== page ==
How Long Bottled Kombucha Will Stay Fresh After Opening

Whether you enjoy kombucha regularly or haven't tried it yet, this drink has seen a surge in popularity for the past few years. According to Polaris Market Research, sales of these tea beverages are expected to surpass $11 billion by 2030. While interest in this drink has grown in the United States since the 2010s, many people don't know a lot about kombucha. You might wonder what goes into this drink, and if its fermentation process makes it last for a long time.

To make kombucha, yeast, sugar, and black tea are fermented together to create a fizzy drink full of probiotics, with a tart, almost vinegar-like taste. Unopened kombucha can last for several months, while an open bottle will last about a week in the fridge. Kombucha is highly acidic, which hinders the growth of mold and foodborne microbes that can cause spoilage, and fermentation also lengthens its shelf life. 

However, this one-week limit is just a guideline. Many kombuchas are mixed with perishable ingredients like fruit juice, making them likely to spoil faster. On top of that, kombucha is fizzy, and just like soda, it can go flat after opening. For this reason, some brands recommend drinking their products a few days after opening, rather than a whole week. Labels are your friend here, so always check the best-by or use-by dates and storage instructions on your bottle. Proper storage is what really helps to keep your kombucha fresh and fizzy for as long as possible.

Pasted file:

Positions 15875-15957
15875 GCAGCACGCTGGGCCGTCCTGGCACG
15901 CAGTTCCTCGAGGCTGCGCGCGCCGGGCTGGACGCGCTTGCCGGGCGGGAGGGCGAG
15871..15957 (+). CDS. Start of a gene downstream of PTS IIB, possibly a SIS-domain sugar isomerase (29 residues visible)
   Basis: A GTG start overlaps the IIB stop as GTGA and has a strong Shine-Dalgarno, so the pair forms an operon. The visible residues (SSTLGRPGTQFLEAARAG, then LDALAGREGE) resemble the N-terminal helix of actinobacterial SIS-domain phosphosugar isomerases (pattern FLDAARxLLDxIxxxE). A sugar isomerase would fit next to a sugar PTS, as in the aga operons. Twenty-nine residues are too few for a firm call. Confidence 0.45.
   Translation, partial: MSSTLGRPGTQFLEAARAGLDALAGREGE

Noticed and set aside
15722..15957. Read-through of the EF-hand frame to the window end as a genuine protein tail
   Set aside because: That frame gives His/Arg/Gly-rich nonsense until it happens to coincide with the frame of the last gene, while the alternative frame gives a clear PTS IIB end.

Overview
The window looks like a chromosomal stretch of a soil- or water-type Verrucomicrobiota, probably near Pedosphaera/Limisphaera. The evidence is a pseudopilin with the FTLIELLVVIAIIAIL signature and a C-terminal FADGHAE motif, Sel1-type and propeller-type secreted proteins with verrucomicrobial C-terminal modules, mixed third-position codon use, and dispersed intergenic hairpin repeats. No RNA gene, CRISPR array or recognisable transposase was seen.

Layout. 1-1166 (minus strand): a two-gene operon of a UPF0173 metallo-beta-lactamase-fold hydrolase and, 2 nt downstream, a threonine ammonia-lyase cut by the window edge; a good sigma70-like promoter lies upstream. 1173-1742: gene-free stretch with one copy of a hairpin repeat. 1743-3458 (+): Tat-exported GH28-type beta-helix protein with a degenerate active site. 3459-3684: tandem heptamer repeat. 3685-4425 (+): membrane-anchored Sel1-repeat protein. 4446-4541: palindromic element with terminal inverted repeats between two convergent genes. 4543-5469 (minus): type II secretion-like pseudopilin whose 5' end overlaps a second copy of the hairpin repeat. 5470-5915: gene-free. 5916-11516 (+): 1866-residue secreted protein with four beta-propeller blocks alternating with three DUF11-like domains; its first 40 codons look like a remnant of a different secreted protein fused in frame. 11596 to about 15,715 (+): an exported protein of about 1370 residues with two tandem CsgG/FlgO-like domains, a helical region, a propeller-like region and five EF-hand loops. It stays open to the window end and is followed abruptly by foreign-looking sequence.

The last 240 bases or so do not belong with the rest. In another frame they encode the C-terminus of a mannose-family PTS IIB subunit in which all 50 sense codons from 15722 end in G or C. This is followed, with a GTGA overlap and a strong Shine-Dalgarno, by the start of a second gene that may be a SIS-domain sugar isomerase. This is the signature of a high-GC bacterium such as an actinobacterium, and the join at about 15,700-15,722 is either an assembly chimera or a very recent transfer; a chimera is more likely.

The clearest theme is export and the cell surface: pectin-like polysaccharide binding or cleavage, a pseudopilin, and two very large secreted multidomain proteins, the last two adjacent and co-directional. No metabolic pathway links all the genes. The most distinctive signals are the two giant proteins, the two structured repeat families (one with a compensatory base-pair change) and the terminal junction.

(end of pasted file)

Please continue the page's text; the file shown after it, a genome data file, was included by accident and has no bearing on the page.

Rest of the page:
Tips to maximize the shelf life of opened kombucha

Much like with a carbonated soft drink, thoroughly sealing your bottle of kombucha is your best friend. While tightly screwing the lid on your kombucha won't entirely prevent it from going flat, it will definitely keep all the fizz from escaping into the air. You can go a step further by closing your bottle ASAP after pouring the kombucha into a cup. Drinking straight from the bottle keeps it open for a while, which dissipates the bubbly carbon dioxide. Refrigeration is also a must when storing leftover kombucha. Many foodborne pathogens cannot grow in temperatures below 40 degrees Fahrenheit, so make sure your fridge is at least this cold for the sake of all your food and drinks, not just kombucha. 

Storing your leftover kombucha in the fridge will also prevent its active cultures from growing too much. Overgrowth of the probiotics already present in the drink can make your beverage develop rancid flavors. As the bacteria releases gas, it can even build pressure in your bottle and cause it to forcibly pop open or shatter. Seal your kombucha well, keep it in the fridge, and most importantly, drink it before its time is up, or you'll have to waste it at best, and might have to clean up a mess at worst.